To break down the flavor map, at the top is the “guilty” category referring to the pizzas that are higher in calories and price.  Next, on the right is the “rich” category referring to the flavor profile of the pizzas in this category.  Following on the bottom is the “okigaru” or “easy” category referring to those pizzas that are easier to eat and easier on the wallet.  Lastly, on the left is the “simple” section that includes the more classic and simple pizzas like the plain cheese, veggie, or pepperoni pizzas.


Domino’s Japan Garlic Master. Image sourced from Domino’s JP.

The “guilty” pizzas at the top include the “Garlic Master” which includes double garlic, pork sausage, pancetta, black pepper and tomato sauce, and the “Mayo-Jaga” pizza, meaning mayonnaise and potato pizza, which is topped with scalloped potatoes, pork sausage, mayonnaise, and parsley flakes.  I think you can see why these would be in the “guilty” category.  

Domino’s Japan “Mayo-Jaga”. Image sourced from Domino’s JP.


Pizzas in the “rich” category include the “Ultra Cheese” pizza, “Giga Meat” or meat-lovers, and the “Grilled Teriyaki Chicken” pizzas.  As the “Ultra Cheese” is located on the top right of the graph, it is classified as the guiltiest and most rich flavored pizza on the menu.  

Domino’s Japan Grilled Teriyaki Chicken. Image sourced from Domino’s JP.

Simple and Easy

Down at the bottom in the “easy” category sit pizzas like the pepperoni pizza, mushroom and ham pizza, and the “California style chicken and bacon” pizza.  The “simple” pizzas also include the Hawaiian, known as “tropical” in Japan, and the maybe not-so-simple seafood special topped with shrimp, octopus, mussels, littleneck clam, mactra clam, green pepper, cherry tomato, and parmesan.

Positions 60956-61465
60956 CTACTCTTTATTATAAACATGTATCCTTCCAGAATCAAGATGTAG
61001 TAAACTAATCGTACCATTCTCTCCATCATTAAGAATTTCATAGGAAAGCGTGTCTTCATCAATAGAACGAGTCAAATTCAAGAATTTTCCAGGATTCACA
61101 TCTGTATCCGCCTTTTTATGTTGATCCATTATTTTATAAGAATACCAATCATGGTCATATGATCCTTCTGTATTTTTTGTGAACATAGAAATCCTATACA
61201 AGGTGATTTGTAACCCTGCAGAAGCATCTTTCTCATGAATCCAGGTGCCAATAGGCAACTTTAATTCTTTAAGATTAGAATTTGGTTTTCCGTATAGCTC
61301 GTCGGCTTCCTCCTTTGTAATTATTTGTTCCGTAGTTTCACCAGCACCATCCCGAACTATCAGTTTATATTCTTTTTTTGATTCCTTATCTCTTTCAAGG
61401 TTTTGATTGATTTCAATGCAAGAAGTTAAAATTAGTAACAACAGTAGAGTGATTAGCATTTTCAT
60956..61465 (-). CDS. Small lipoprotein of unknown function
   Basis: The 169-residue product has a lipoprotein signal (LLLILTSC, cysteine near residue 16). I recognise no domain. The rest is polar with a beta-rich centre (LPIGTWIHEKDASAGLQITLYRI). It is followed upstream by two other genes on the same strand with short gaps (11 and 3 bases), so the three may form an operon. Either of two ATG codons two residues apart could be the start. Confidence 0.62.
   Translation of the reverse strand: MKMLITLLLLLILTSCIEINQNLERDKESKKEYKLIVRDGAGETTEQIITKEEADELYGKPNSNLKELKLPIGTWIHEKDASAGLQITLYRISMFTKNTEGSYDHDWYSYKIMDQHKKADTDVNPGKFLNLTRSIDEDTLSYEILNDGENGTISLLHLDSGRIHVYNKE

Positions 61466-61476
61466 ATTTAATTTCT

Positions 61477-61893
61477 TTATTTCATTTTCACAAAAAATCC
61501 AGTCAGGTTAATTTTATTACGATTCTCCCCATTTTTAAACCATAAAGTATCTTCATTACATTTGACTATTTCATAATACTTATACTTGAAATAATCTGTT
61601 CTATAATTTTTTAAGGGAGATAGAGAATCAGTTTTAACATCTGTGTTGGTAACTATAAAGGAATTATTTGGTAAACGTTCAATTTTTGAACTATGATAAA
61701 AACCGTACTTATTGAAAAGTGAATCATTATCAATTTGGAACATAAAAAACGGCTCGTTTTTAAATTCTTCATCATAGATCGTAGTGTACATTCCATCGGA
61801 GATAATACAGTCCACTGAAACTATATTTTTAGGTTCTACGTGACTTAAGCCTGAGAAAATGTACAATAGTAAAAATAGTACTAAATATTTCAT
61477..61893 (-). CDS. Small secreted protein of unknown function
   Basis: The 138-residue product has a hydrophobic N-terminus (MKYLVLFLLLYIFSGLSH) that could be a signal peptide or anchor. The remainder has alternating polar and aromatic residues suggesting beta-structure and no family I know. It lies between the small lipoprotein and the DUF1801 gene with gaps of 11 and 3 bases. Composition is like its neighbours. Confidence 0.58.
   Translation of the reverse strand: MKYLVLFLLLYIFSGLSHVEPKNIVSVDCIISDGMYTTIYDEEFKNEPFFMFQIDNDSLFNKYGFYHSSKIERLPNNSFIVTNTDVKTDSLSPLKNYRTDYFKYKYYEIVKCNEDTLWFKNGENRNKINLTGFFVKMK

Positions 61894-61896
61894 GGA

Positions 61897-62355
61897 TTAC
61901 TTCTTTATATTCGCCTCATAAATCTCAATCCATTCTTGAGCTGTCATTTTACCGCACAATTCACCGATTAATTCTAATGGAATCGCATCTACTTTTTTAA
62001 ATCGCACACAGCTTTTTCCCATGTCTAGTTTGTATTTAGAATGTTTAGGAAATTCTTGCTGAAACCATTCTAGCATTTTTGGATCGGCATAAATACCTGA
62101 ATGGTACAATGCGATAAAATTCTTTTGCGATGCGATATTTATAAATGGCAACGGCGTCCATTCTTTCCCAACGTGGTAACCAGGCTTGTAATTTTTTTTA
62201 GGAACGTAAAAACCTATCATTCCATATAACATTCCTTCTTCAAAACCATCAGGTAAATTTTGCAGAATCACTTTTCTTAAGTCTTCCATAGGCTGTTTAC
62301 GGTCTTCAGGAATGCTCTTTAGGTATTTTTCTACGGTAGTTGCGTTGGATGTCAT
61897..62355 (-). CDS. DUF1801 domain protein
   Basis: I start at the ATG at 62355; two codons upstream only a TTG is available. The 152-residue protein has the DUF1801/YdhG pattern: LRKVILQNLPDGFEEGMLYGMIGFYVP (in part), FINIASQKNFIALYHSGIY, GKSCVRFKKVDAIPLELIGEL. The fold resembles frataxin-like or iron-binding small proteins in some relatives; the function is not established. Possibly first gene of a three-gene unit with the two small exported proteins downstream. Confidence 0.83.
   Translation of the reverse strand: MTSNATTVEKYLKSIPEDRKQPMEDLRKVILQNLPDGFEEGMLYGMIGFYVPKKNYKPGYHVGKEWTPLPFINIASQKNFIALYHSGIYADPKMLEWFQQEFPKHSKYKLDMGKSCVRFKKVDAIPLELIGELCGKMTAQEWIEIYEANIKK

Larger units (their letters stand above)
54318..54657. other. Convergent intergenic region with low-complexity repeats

Domino’s Japan Seafood Special. Image sourced from Domino’s JP.

Of course, there are combinations of flavor profiles.  For example, the “Spicy” pizza with jalapeno, pepperoni, Italian sausage, and onion is “simple” but “guilty” towards the top left.  At the bottom right, the “Ebi-Mayo” or “Shrimp Mayonnaise” pizza topped with shrimp, mayonnaise, green pepper, and corn is “easy” and “rich.”  

Domino’s Japan “Ebi-Mayo”. Image sourced from Domino’s JP.

Lastly, a notable mention would be the almighty “Domino Deluxe” that sits right in the middle of the graph, making it the perfect mix of all categories.  The “Domino Deluxe” comes with pepperoni, Italian sausage, mushroom, green pepper, and onion.  Another thing to add is that being in the middle doesn’t only cover the taste but also likely cost, meaning that it is the best bang-for-your-buck pizza.

Domino’s Japan Domino Deluxe. Image sourced from Domino’s JP.

As I’m sure some of you have already stopped reading to order a pizza, we’ll leave it at that for today.  Check out Domino’s Japan’s menu in English to see the flavors they offer!  Enjoy!


Kevin Murasaki

Kevin Murasaki grew up moving back and forth between Chicago and Yokohama, Japan. Known as a "hafu", Kevin is half Japanese, and half American. Now a videographer and drone operator based in Fukuoka, Japan, Kevin enjoys playing basketball, driving on mountain or "touge" roads, and fishing in his free time. Kevin is a recent graduate of the University of British Columbia.

More articles by Kevin Murasaki